• The parish was in the Winterton sub-district of the Glanford Brigg Registration District.
  • We have a partial extract from the 1861 census. It is a text file: 1861 Bottesford Names.
  • We have a partial surname extract from the 1901 census. It is a text file: 1901 Bottesford Surnames.
  • Check our Census Resource page for county-wide resources.
  • The table below gives census piece numbers, where known:
Piece No.
1841H.O. 107 / 628
1851H.O. 107 / 2102
1861R.G. 9 / 2401
1871R.G. 10 / 3435
1891R.G. 12 / 2628
1901R.G. 13 / 3106

Church History

  • The 1086 Domesday Book records a Saxon church at Bottesford.
  • The present Anglican church is dedicated to St Peter Ad Vincula (St. Peter in chains) and is about the same age as Lincoln Cathedral.
  • Roundhead soldiers are thought to have stabled their horses in the church and marks on the porch are said to have been made by soldiers sharpening their weapons.
  • In 1965 the area around the church was given over to grass and many of the gravestones were removed.
  • There is a photograph of Saint Peter's Church on the Wendy PARKINSON Church Photos web site.
  • Richard CROFT has a photograph of St. Peter in Chains Church on Geo-graph, taken in September 2005.
  • And Paul SIMPSON has a photograph of St. Peter ad Vincula on his website.
  • Here is a photo of Saint Peter's church, taken by Ron COLE (who retains the copyright):


  • There is also a photograph of Saint John the Baptist's Church in Burringham on the Wendy PARKINSON Church Photos web site.
  • Here are two photographs of Saint John the Baptist's church, taken by Ron COLE (who retains the copyright):





Church Records

  • Parish registers exist from 1603, but transcripts go back to 1599.
  • The Lincolnshire FHS has a Kirton Lindsey area Burials Index, 1813 - 1900, which you may find useful.
  • Check the Manlake Deanery to see existing Marriage Indexes.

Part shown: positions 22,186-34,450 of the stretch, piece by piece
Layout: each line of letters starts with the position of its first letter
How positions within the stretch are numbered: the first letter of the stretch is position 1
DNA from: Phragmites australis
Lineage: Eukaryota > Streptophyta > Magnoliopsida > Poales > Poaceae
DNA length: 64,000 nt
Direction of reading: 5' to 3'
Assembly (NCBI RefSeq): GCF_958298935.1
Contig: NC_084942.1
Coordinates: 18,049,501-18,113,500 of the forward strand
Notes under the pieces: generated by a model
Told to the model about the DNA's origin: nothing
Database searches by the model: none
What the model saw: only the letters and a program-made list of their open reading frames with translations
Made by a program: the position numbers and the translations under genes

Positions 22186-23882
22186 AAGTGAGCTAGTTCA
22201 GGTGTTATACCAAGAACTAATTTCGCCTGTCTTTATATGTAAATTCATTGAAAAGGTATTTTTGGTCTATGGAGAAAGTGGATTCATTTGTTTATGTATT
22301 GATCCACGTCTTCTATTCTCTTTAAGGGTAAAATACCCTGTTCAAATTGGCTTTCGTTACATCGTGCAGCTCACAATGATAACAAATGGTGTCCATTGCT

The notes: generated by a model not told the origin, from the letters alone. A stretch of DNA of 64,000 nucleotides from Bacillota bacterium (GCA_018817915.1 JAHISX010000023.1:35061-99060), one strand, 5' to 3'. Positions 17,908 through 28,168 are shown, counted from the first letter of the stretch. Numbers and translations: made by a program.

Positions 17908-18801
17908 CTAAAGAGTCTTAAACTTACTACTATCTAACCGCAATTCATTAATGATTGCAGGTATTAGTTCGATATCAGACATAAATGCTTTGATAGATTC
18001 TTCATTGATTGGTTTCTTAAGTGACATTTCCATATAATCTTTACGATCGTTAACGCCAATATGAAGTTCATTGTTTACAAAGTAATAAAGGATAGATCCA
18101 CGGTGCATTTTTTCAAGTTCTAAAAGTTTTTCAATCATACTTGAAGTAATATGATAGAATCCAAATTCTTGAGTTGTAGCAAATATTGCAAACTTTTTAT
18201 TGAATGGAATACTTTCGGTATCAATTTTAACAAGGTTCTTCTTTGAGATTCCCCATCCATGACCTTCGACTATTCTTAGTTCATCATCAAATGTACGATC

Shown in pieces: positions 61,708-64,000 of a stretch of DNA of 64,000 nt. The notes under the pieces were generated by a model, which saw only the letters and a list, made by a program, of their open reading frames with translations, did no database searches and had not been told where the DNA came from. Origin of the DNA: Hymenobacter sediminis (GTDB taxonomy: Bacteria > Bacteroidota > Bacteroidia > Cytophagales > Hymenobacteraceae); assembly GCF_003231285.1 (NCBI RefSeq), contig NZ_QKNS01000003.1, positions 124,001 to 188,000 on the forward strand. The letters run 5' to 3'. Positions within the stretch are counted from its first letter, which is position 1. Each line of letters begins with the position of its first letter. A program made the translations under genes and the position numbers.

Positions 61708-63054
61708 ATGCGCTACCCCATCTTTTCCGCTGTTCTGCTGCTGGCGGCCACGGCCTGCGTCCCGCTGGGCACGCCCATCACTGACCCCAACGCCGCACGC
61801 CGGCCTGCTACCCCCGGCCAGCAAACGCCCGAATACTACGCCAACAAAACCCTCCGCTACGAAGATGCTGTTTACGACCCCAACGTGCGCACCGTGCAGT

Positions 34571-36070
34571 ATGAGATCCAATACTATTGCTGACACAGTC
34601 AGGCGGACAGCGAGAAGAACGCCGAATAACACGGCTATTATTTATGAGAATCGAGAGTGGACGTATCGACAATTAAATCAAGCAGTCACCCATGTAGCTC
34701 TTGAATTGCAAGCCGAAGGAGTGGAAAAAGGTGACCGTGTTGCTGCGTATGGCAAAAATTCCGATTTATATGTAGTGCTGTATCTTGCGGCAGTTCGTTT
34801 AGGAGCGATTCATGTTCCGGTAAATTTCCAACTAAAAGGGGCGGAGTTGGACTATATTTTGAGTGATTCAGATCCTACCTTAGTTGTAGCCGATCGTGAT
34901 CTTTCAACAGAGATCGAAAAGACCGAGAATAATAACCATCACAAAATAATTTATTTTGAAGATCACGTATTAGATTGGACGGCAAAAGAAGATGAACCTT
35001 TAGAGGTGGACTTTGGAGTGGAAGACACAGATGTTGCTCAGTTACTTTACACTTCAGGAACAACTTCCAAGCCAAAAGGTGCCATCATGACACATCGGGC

• Check our Church Records page for county-wide resources.
  • You can see the Baptist Church at Geo-graph photographed by Jonathan THACKER.
  • There was a Primitive Methodist chapel built in Yaddlethorpe in 1873. For information and assistance in researching Primitive Methodist chapels, see our non-conformist religions page.

Civil Registration

  • The parish was in the Winterton sub-district of the Glanford Brigg Registration District.
  • Check our Civil Registration page for sources and background on Civil Registration which began in July, 1837.

Description & Travel

Bottesford is a village and a parish in the north of Lincolnshire, with the village now part of the Scunthorpe conurbation. The parish itself lies to the WSW of Scunthorpe, just south of Burringham parish and extends to the River Trent. East Butterworth and Messingham parishes are to the south. The western portion of the parish is rural farmland. In ancient times, the parish included the hamlets of Ashby, Burringham, Holme and Yaddlethorpe. Bottesford Beck is a small stream in the parish. In 1861 the parish covered 7,470 acres.

Ashby became its own parish in 1899. Burringham also became a parish in its own right from portions of Bottesford.

The "village" of Bottesford is bounded the Bottesford Beck on the south. If you are planning a visit:

  • By automobile, the village is perhaps best reached off of the A159 trunk road that runs between Scunthorpe and Gainsborough.
  • If you expect to visit Bottesford, bring your golf clubs. The Holme Hall Golf Club, Holme Lane, Bottesford, DN16 3RF, Tel: 01724 862078 sports 18 holes.